Archive for May 6th, 2016

Portrait of a Group of LumberjacksI’ve got a soft spot for pictures of lumbermen.  I’ve written here before about my great-grandfather, Gilbert Perry, who was a pioneer in the Adirondack logging of the late 1800’s.  It was in the days before chainsaws and gas-powered tractors when everything was done with axes, crosscut saws, teams of horses and the brute force of large crews of men.  My aunt once had a photo of him alongside a huge stack of logs atop a horse-drawn sled but it was lost before I able to see it.

But besides Gilbert, early loggers from the Eastern forests are pretty numerous in my family and in my wife’s family.  I am always surprised at how many turn up when I am doing research. Being a lumberjack was a rough and dangerous job, one that was romanticized in the late 1800’s in magazines such as Harper’s Weekly and the Atlantic as the Eastern equivalent of the Western cowboys of that time.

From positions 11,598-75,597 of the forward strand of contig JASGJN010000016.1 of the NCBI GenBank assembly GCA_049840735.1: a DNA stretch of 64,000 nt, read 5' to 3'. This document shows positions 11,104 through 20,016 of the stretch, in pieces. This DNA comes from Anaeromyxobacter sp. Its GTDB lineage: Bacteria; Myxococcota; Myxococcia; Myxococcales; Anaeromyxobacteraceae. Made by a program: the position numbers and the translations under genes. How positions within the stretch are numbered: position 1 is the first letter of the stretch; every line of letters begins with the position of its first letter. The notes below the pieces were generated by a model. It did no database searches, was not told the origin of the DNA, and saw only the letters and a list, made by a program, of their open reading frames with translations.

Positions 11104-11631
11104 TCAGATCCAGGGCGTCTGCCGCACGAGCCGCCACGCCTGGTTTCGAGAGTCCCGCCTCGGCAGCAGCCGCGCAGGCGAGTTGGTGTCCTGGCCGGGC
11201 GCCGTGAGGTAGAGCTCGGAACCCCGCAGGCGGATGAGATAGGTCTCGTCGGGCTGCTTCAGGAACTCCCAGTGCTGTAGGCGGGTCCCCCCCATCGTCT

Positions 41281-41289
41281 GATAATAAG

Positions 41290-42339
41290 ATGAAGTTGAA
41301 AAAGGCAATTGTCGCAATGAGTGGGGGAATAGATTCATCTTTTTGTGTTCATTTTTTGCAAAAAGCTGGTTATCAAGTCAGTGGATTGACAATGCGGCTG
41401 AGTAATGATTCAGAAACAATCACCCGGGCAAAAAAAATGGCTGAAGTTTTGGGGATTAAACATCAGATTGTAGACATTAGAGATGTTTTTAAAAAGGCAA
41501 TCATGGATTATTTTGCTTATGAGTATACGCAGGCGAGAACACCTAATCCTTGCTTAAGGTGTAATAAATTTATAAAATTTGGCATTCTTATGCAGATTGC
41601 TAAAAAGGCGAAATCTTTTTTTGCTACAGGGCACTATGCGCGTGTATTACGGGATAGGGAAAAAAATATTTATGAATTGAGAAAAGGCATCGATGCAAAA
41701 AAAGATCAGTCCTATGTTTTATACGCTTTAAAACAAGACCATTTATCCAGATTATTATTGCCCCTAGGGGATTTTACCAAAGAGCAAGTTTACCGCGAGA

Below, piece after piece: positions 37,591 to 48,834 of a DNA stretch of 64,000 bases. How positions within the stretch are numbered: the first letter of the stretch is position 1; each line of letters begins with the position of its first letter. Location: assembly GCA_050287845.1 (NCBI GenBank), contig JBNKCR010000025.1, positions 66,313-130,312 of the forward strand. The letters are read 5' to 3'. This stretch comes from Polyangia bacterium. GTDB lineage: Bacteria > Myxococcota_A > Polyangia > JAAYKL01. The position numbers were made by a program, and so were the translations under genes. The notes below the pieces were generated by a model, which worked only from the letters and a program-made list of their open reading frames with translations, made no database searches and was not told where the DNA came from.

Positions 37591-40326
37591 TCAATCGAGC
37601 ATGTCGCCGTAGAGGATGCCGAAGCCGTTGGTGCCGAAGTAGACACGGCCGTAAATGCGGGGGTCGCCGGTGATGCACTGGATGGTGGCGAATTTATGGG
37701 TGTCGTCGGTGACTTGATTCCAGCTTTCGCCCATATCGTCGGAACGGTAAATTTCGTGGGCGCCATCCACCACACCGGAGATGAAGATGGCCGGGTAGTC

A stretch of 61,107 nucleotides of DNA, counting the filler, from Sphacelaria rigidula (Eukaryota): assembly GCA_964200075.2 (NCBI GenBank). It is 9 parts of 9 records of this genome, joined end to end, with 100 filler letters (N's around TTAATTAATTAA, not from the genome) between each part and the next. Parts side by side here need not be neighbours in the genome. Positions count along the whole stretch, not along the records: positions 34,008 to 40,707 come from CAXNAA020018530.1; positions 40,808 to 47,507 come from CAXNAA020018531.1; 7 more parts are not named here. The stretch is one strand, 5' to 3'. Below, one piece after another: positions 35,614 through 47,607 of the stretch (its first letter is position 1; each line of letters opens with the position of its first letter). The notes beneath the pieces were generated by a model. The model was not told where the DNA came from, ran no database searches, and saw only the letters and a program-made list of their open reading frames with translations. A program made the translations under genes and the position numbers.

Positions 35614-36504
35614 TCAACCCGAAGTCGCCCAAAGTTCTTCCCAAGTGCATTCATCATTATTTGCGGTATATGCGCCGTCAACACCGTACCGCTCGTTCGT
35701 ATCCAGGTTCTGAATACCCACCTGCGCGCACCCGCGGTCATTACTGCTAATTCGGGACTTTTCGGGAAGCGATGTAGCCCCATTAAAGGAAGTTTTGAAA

A number of those in our families lost their lives in the forests.  Among them, Cheri’s great-grandfather was crushed beneath a large log and died before he could be extracted.  I read an account of a great-uncle of mine in the Pennsylvania Black Forest whose leg was crushed between two logs in a sluice that was being used to move them.  The article tells how they  rushed him to a train and sped at breakneck speeds towards Williamsport trying to save him.  Unfortunately,  he passed away as they pulled into the city.

So whenever I run across a photo from of early lumberjacks I have to stop and take a look.  I don’t know anything about the photo at the top, when or where it was taken.  I suspect it’s from around the turn of the century but whether it is from the Eastern forests, the Northwest or the great forests of the upper Midwest is beyond me.  Regardless, it’s just a great photo on so many levels and is one of my new favorites.

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